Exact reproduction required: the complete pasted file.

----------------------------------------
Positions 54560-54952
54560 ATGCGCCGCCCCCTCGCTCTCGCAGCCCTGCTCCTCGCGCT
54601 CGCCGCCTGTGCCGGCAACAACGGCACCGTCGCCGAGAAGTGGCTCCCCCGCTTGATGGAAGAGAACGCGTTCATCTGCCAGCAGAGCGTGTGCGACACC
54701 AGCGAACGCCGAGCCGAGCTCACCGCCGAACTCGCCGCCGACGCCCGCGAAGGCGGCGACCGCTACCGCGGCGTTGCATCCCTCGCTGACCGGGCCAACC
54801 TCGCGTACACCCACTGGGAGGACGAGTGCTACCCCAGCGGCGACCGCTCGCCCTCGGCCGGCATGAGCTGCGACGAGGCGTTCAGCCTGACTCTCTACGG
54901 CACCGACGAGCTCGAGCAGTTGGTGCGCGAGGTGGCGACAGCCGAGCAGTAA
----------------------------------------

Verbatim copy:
Positions 54560-54952
54560 ATGCGCCGCCCCCTCGCTCTCGCAGCCCTGCTCCTCGCGCT
54601 CGCCGCCTGTGCCGGCAACAACGGCACCGTCGCCGAGAAGTGGCTCCCCCGCTTGATGGAAGAGAACGCGTTCATCTGCCAGCAGAGCGTGTGCGACACC
54701 AGCGAACGCCGAGCCGAGCTCACCGCCGAACTCGCCGCCGACGCCCGCGAAGGCGGCGACCGCTACCGCGGCGTTGCATCCCTCGCTGACCGGGCCAACC
54801 TCGCGTACACCCACTGGGAGGACGAGTGCTACCCCAGCGGCGACCGCTCGCCCTCGGCCGGCATGAGCTGCGACGAGGCGTTCAGCCTGACTCTCTACGG
54901 CACCGACGAGCTCGAGCAGTTGGTGCGCGAGGTGGCGACAGCCGAGCAGTAA